# Absolutely Convergent Generalized Sum Converges

## Theorem

Let $V$ be a Banach space.

Let $\norm {\, \cdot \,}$ denote the norm on $V$.

Let $d$ denote the corresponding induced metric.

Let $\family {v_i}_{i \mathop \in I}$ be an indexed subset of $V$ such that the generalized sum $\ds \sum_{i \mathop \in I} \set {v_i}$ converges absolutely.

Then the generalized sum $\ds \sum \set {v_i: i \in I}$ converges.

## Proof

The proof proceeds in two stages:

$(1): \quad$ Finding a candidate $v \in V$ where the sum might converge to
$(2): \quad$ Showing that the candidate is indeed sought limit.

That $\ds \sum \set {v_i: i \mathop \in I}$ converges absolutely means that $\ds \sum \set {\norm {v_i}: i \mathop \in I}$ converges.

Now, for all $n \in \N$, let $F_n \subseteq I$ be finite such that:

$\ds \sum_{i \mathop \in G} \norm {v_i} > \sum \set {\norm {v_i}: i \mathop \in I} - 2^{-n}$

for all finite $G$ with $F_n \subseteq G \subseteq I$

It may be arranged that $n \ge m \implies F_m \subseteq F_n$ by passing over to $\ds F'_n = \bigcup_{m \mathop = 1}^n F_m$ if necessary.

Define:

$\ds v_n = \sum_{i \mathop \in F_n} v_i$

Next, it is to be shown that the sequence $\sequence {v_n}_{n \mathop \in \N}$ is Cauchy.

So let $\epsilon > 0$, and let $N \in \N$ be such that $2^{-N} < \epsilon$.

Then for $m \ge n \ge N$, have:

 $\ds \map d {v_m, v_n}$ $=$ $\ds \norm {\paren {\sum_{i \mathop \in F_m} v_i} - \paren {\sum_{i \mathop \in F_n} v_i} }$ Definition of Metric Induced by Norm $\ds$ $=$ $\ds \norm {\sum_{i \mathop \in F_m \setminus F_n} v_i}$ $F_n \subseteq F_m$ $\ds$ $\le$ $\ds \sum_{i \mathop \in F_m \setminus F_n} \norm {v_i}$ Triangle Inequality for $\norm {\, \cdot \,}$

Now to estimate this last quantity, observe:

 $\ds \sum \set {\norm {v_i}: i \mathop \in I} - 2^{-n} + \sum_{i \mathop \in F_m \setminus F_n} \norm {v_i}$ $<$ $\ds \sum_{i \mathop \in F_n} \norm {v_i} + \sum_{i \mathop \in F_m \setminus F_n} \norm {v_i}$ Defining property of $F_n$ $\ds$ $=$ $\ds \sum_{i \mathop \in F_m} \norm {v_i}$ Union with Relative Complement, $F_n \subseteq F_m$ $\ds$ $\le$ $\ds \sum \set {\norm {v_i}: i \mathop \in I}$ Generalized Sum is Monotone $\ds \leadsto \ \$ $\ds \sum_{i \mathop \in F_m \setminus F_n} \norm {v_i}$ $<$ $\ds 2^{-n}$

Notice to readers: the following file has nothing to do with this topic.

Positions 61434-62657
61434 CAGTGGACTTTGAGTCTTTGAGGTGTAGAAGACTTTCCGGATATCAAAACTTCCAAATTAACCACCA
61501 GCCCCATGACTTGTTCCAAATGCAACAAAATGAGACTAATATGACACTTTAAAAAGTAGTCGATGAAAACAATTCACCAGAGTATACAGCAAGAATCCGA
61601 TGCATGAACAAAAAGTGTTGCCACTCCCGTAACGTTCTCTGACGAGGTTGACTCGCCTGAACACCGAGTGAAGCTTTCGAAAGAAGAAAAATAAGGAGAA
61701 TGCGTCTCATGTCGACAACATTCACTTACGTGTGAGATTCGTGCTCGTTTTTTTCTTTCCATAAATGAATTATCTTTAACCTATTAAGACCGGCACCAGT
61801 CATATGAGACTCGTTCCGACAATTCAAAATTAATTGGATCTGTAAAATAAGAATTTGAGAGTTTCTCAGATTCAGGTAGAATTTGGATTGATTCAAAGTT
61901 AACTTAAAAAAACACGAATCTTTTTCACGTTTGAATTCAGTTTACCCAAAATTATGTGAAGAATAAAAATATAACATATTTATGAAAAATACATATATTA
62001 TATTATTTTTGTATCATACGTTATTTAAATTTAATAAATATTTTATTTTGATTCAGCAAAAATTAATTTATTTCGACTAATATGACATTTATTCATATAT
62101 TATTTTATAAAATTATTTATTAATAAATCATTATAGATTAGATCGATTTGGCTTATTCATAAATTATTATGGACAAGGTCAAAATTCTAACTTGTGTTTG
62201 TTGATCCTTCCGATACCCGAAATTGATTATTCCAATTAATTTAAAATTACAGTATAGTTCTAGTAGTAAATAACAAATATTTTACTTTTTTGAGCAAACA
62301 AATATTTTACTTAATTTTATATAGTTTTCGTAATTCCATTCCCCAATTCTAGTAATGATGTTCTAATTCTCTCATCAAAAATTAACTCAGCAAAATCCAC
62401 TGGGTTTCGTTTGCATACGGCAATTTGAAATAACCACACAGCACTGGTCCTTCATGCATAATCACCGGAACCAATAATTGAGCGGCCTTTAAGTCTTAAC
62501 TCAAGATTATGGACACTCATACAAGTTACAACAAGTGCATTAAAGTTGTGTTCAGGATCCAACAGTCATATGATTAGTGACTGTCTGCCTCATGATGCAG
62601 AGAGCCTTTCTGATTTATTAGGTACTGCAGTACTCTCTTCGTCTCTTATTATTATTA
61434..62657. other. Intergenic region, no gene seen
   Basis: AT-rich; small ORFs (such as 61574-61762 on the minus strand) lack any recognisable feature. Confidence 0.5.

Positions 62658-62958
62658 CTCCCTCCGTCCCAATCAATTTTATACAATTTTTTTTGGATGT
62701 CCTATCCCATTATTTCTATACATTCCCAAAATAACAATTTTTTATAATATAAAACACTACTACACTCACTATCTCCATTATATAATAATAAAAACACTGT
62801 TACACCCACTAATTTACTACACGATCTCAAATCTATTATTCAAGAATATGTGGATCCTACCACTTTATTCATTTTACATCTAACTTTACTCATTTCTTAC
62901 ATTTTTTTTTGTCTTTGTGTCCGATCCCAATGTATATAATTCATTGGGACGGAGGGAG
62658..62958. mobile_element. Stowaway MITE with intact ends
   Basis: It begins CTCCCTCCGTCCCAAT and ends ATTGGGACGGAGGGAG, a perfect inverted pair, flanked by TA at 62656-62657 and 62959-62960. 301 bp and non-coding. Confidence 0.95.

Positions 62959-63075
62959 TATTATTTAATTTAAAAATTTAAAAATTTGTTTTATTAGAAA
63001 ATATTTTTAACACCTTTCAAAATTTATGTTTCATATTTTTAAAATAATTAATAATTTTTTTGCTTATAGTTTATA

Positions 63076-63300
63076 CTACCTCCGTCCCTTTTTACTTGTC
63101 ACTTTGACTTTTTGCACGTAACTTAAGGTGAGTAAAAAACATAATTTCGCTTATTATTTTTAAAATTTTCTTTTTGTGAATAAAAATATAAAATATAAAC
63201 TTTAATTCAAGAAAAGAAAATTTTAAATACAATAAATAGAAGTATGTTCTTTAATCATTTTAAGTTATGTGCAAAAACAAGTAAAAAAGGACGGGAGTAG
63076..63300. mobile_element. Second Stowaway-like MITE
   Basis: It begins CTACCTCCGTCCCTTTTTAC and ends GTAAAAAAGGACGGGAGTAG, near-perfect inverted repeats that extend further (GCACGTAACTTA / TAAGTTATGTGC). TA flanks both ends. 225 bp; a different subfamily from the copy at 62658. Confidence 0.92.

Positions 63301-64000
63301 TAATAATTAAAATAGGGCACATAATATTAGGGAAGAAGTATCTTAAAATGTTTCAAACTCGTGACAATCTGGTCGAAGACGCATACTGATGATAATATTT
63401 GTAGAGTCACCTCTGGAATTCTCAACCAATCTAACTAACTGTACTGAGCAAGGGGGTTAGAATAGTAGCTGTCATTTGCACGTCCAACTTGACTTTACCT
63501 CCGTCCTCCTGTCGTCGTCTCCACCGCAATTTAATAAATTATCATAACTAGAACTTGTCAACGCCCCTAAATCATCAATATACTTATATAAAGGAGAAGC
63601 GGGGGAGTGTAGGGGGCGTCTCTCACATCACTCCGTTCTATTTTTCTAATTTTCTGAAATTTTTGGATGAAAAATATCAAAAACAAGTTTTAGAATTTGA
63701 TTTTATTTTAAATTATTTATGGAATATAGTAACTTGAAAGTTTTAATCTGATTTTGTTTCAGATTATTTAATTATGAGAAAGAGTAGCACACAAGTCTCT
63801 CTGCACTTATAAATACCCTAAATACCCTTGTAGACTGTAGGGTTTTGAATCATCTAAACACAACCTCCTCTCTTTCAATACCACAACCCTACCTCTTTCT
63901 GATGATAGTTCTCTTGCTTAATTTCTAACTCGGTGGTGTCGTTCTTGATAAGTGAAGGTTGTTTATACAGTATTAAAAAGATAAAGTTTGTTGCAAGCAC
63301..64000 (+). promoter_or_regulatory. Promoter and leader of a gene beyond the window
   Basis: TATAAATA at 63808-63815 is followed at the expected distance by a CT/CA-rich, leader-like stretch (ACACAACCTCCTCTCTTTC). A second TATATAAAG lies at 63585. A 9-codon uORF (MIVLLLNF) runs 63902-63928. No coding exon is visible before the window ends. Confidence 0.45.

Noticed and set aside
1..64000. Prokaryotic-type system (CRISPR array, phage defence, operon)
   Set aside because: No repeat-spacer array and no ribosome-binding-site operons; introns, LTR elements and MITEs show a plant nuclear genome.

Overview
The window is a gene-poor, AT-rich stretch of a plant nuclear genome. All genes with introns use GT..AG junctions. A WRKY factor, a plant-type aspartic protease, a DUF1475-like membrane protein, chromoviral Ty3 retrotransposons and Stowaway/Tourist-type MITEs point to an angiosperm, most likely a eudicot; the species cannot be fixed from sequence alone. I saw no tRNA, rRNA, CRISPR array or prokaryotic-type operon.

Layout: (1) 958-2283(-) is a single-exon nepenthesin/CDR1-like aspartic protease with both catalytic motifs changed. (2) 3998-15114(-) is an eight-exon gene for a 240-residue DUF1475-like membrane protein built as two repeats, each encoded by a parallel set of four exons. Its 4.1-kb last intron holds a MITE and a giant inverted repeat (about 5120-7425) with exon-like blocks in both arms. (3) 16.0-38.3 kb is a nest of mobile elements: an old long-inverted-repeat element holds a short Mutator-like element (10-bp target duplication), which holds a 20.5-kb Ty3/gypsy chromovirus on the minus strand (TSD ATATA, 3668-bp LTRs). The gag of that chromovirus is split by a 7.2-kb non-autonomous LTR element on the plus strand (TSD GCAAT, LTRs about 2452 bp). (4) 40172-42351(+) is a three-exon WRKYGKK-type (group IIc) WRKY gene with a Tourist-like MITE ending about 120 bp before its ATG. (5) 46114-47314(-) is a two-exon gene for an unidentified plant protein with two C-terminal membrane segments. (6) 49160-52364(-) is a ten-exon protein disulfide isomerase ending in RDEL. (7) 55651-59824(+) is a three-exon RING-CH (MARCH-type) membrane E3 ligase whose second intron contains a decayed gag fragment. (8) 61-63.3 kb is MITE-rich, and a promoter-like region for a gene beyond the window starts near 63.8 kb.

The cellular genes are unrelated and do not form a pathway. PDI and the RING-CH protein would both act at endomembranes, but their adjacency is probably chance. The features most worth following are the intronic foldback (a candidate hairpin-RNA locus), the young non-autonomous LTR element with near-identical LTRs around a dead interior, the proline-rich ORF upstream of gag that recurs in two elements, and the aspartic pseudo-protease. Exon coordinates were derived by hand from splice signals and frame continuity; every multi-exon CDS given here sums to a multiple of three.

Finally, by the defining property of $N$, as $n \ge N: :2^{-n} < 2^{-N} < \epsilon$

Combining all of these estimates leads to the conclusion that:

$\map d {v_m, v_n} < \epsilon$

It follows that $\sequence {v_n}_{n \mathop \in \N}$ is a Cauchy sequence.

As $V$ is a Banach space:

$\ds \exists v \in V: \lim_{n \mathop \to \infty} v_n = v$

Having identified a candidate $v$ for the sum $\ds \sum \set {v_i: i \in I}$ to converge to, it remains to verify that this is indeed the case.

According to the definition of considered sum, the convergence is convergence of a net.

Next, Metric Induces Topology ensures that we can limit the choice of opens $U$ containing $v$ to open balls centered at $v$.

Now let $\epsilon > 0$.

We want to find a finite $F \subseteq I$ such that:

$\map d {\ds \sum_{i \mathop \in G} v_i, v} < \epsilon$

for all finite $G$ with $F \subseteq G \subseteq I$.

Now let $N \in \N$ such that:

$\forall n \ge N: \map d {v_n, v} < \dfrac \epsilon 2$

with the $v_n$ as above.

By taking a larger $N$ if necessary, ensure that $2^{-N} < \dfrac \epsilon 2$ holds as well.

Let us verify that the set $F_N$ defined above has sought properties.

So let $G$ be finite with $F_N \subseteq G \subseteq I$.

Then:

 $\ds \map d {\sum_{i \mathop \in G} v_i, v}$ $=$ $\ds \norm {\paren {\sum_{i \mathop \in G} v_i} - v}$ Definition of Metric Induced by Norm $\ds$ $\le$ $\ds \norm {\paren {\sum_{i \mathop \in G} v_i} - \paren {\sum_{i \mathop \in F_N} v_i} } + \norm {\paren {\sum_{i \mathop \in F_N} v_i} - v}$ Triangle inequality for $\norm {\, \cdot \,}$ $\ds$ $<$ $\ds \norm {\sum_{i \mathop \in G \setminus F_N} v_i} + \frac \epsilon 2$ $F_N \subseteq G$, defining property of $N$ $\ds$ $\le$ $\ds \sum_{i \mathop \in G \setminus F_N} \norm {v_i} + \frac \epsilon 2$ Triangle inequality for $\norm {\, \cdot \,}$

For the first of these terms, observe:

 $\ds \sum \set {\norm {v_i}: i \in I} - 2^{-N} + \sum_{i \mathop \in G \setminus F_N} \norm {v_i}$ $<$ $\ds \sum_{i \mathop \in F_N} \norm {v_i} + \sum_{i \mathop \in G \setminus F_N} \norm {v_i}$ defining property of $F_N$ $\ds$ $=$ $\ds \sum_{i \mathop \in G} \norm {v_i}$ Union with Relative Complement, $F_N \subseteq G$ $\ds$ $\le$ $\ds \sum \set {\norm {v_i}: i \in I}$ Generalized Sum is Monotone $\ds \leadsto \ \$ $\ds \sum_{i \mathop \in G \setminus F_N} \norm {v_i}$ $<$ $\ds 2^{-N}$

Using that $2^{-N} < \dfrac \epsilon 2$, combine these inequalities to obtain:

$\ds \map d {\sum_{i \mathop \in G} v_i, v} < \frac \epsilon 2 + \frac \epsilon 2 = \epsilon$

By definition of convergence of a net, it follows that:

$\ds \sum \set {v_i: i \in I} = v$

$\blacksquare$